If you're in your 20s, the path to retirement is as clear as ever. Sure, there are some bumps to maneuver: the job market is tough right now, and your near-term career advancement and earnings power may have been curbed by the recession and a whole bunch of under-saved 60-somethings staying at work longer to make ends meet. But these are short-term issues that will disappear in time. Meanwhile, your young age gives you plenty of time to prepare.
Best of all: the market carnage in recent years mostly missed you and your paltry bank account, and the decline in asset prices that has been so devastating to your elders has, for you, created a rare opportunity. The steep declines of recent years have set up a potentially long period of superior gains ahead just as you are getting ready to start a regular savings program.
Some of the most profitable periods in market history have sprung from times like this; in the throes of a brutal recession and after a long lackluster period for stocks. Why? For one thing, markets are forward looking; stock prices start to rise as the market anticipates the recession's end. Such an inflection point may have been reached last March.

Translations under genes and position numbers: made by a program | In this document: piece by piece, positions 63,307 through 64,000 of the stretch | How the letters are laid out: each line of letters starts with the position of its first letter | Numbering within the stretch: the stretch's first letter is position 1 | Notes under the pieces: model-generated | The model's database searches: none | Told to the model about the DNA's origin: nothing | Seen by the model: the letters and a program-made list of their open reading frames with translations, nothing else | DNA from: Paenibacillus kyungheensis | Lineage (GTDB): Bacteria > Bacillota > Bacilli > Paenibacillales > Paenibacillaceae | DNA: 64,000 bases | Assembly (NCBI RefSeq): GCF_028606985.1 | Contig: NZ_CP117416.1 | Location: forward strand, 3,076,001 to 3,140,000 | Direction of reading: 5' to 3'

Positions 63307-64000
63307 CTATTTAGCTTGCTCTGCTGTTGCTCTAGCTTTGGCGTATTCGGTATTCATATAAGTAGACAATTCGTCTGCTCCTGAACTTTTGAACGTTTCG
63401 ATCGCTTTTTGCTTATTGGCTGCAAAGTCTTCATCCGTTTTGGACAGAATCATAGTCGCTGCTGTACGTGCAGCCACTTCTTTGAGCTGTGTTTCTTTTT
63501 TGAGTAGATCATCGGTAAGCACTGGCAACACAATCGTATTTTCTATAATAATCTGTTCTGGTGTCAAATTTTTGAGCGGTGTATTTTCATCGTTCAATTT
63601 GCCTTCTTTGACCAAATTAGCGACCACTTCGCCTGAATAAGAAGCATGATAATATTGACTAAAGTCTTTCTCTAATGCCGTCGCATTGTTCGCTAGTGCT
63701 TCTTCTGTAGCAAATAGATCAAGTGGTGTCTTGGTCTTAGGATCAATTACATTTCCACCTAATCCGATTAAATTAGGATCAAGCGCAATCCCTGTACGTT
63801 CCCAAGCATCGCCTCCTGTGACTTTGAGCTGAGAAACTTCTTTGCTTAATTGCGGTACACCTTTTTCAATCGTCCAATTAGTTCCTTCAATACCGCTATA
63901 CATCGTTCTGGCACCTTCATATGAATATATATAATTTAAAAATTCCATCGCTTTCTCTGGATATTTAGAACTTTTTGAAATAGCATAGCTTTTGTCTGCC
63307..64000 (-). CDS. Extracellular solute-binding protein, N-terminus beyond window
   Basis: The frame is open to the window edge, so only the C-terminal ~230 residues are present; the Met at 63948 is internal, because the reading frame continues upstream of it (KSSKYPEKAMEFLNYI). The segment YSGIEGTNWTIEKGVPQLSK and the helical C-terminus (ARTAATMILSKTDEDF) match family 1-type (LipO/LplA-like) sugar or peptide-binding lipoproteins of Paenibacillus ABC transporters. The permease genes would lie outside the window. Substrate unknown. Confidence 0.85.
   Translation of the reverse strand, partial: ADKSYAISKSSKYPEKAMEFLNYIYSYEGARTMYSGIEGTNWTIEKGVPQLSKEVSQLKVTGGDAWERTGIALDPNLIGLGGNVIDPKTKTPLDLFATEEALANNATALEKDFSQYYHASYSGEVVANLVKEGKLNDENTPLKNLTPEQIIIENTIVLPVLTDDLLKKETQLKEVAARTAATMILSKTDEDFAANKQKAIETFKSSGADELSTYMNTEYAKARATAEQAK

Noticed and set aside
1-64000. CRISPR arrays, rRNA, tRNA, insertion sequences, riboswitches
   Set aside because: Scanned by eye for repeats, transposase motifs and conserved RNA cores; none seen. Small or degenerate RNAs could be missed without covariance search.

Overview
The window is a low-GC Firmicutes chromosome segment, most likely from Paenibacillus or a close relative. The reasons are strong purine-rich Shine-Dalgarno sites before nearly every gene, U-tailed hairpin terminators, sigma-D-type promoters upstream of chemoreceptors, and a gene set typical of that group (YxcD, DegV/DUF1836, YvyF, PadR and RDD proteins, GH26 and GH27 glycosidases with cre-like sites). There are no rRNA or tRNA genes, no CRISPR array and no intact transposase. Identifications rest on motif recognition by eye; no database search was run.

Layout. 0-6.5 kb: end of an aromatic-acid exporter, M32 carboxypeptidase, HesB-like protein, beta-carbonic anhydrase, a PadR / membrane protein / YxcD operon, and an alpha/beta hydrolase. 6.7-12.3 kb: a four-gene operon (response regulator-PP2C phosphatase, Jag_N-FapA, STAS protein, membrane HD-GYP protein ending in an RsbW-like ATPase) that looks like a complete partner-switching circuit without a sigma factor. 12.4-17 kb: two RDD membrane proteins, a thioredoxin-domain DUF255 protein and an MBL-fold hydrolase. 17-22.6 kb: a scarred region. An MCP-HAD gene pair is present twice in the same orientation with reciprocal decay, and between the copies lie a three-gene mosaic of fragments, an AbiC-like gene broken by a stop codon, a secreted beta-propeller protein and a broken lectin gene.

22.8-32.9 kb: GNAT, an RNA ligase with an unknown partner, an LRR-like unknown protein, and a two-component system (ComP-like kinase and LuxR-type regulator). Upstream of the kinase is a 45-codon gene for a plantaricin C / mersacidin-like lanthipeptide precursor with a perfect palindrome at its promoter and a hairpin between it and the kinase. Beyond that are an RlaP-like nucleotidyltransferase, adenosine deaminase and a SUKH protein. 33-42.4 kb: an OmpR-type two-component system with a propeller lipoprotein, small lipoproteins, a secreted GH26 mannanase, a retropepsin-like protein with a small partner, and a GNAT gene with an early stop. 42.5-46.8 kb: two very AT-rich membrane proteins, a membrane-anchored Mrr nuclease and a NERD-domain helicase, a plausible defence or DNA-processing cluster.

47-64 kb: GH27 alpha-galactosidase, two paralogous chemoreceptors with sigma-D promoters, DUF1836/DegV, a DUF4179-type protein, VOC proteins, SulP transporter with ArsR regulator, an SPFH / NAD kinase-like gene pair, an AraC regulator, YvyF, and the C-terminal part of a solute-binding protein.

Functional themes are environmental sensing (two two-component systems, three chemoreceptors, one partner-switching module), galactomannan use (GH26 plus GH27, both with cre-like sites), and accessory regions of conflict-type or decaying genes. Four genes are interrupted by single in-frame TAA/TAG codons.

Beyond that, though, stocks have been dead money for more than 10 years. Such periods of underperformance are always followed by periods of outperformance (that, of course, is how we get average performance), and these waves can last for decades. While there is no way to know if the market's recent gains (up more than 50% in the last seven months) is the start of something long lasting, you can be certain that the odds of a long rebound are improving. And with 40-plus years before you retire you know you'll catch the next wave whenever it occurs if you get started saving now. Here's how to make sure you have a decent nest egg when you turn 65: